Schiff then jumped in and pointed out that a quid pro quo does not need to be explicitly stated for it to occur. It's not like Trump was going to say, “Ambassador Sondland, I am telling you I'm not going to give the aid unless they do this,” Schiff argued.

Laughter at the hearing as Trump is rated 'five Pinnochios'

Speier got a round of applause and laughs from the audience after a back-and-forth with Conaway ended with her saying Trump gets "five Pinocchios on a daily basis."

Speier and Conaway had been speaking about a Washington Post fact check that gave three Pinnochios to the Democratic claim that the whistleblower has a statutory right to anonymity. The Post said the "argument that whistleblower-protection laws implicitly provide anonymity is more nuanced, and debatable, than what Schiff said in a nationally televised hearing," although it noted that Trump's director of national intelligence and intelligence community inspector general said the whistleblower followed the law and should stay anonymous.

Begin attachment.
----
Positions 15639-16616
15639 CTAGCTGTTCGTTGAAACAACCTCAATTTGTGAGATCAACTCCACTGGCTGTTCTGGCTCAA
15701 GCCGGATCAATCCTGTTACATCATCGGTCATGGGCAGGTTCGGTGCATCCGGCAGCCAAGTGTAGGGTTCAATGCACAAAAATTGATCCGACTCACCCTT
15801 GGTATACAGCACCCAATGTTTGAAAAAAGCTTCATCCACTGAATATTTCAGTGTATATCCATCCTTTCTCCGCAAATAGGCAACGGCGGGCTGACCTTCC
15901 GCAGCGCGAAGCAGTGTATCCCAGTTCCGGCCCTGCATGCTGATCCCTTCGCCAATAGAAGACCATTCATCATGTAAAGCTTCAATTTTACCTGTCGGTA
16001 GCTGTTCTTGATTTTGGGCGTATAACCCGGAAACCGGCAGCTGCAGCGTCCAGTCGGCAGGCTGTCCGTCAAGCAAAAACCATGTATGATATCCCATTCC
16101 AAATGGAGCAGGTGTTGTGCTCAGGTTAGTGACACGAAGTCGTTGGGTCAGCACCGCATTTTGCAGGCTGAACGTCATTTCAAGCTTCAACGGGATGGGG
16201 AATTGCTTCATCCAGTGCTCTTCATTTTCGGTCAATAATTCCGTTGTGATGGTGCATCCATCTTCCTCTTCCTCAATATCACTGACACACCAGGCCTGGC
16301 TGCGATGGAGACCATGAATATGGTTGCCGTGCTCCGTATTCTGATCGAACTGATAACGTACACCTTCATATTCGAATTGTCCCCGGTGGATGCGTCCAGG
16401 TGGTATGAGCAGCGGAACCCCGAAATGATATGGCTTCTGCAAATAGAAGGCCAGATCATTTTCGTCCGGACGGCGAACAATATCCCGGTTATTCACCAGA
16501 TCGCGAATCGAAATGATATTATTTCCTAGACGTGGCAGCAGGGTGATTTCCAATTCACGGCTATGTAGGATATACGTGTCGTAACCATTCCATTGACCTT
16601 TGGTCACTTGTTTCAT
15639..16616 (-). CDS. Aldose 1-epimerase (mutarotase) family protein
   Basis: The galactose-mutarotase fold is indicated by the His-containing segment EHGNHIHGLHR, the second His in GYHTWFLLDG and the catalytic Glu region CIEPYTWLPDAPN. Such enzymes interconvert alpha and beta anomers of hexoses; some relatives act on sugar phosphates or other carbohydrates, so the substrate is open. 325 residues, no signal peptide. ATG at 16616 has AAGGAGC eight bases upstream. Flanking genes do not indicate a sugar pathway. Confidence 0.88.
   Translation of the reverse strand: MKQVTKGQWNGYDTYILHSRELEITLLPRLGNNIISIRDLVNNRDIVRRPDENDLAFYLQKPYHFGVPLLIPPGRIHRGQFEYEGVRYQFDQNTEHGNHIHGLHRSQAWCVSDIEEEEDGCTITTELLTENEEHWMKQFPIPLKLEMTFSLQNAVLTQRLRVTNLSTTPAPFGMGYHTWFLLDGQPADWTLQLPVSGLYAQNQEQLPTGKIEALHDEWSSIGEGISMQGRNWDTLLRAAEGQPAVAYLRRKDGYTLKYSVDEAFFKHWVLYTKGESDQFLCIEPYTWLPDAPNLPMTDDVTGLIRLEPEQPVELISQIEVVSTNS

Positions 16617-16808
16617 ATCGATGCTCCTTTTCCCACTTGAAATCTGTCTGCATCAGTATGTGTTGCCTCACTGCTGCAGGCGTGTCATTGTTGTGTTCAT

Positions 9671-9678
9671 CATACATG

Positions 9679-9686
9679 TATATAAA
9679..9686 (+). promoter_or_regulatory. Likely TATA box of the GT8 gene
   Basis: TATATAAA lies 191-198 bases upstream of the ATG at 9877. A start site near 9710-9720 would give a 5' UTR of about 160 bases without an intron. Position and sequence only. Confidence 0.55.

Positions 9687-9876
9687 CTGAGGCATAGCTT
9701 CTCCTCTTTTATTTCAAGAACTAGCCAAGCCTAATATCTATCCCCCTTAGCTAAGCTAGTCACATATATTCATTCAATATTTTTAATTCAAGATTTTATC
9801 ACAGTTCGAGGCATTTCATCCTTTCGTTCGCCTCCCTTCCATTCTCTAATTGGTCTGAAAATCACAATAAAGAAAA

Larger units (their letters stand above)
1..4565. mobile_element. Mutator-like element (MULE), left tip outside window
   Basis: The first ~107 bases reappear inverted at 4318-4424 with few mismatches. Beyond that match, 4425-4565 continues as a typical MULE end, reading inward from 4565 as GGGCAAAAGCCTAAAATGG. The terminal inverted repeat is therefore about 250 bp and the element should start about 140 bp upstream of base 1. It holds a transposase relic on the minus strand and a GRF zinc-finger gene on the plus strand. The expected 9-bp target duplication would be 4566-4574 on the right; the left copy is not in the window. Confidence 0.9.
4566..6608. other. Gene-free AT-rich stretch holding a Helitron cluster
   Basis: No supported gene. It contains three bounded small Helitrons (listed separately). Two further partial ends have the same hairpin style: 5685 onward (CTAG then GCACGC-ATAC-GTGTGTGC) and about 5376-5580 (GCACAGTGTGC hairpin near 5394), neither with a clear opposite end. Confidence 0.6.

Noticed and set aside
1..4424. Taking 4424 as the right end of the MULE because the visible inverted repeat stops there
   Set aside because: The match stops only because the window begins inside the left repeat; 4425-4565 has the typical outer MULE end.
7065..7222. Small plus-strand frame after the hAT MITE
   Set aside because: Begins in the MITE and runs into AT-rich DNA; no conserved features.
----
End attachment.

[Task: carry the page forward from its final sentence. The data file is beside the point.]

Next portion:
After Speier read a section detailing why the whistleblower remaining anonymous is good practice, Conaway cut her off, highlighting that The Post said "three Pinocchios."

"The president of the United States has five Pinocchios on a daily basis," Speier responded. "So let's not go there."

Some in the audience began laughing and clapping.

Sondland clarifies how many times he and Trump have spoken

6 things we learned from Gordon Sondland's impeachment testimony so far

Sondland, a key figure in Trump’s dealings with Ukraine, shared new — and sometimes shocking — pieces of information in testimony Wednesday. After five hours before the House Intelligence Committee, he's not out of the witness chair yet.

Here are six things we learned from his public appearance so far.

'Thank God': Putin thrilled U.S. 'political battles' over Ukraine is taking focus off Russia

Russian President Vladimir Putin says he’s pleased that the “political battles” in Washington have put accusations that Russia interfered in U.S. elections on the back burner.

"Thank God,” he told an economic forum in the Russian capital on Wednesday, “no one is accusing us of interfering in the U.S. elections anymore; now they’re accusing Ukraine."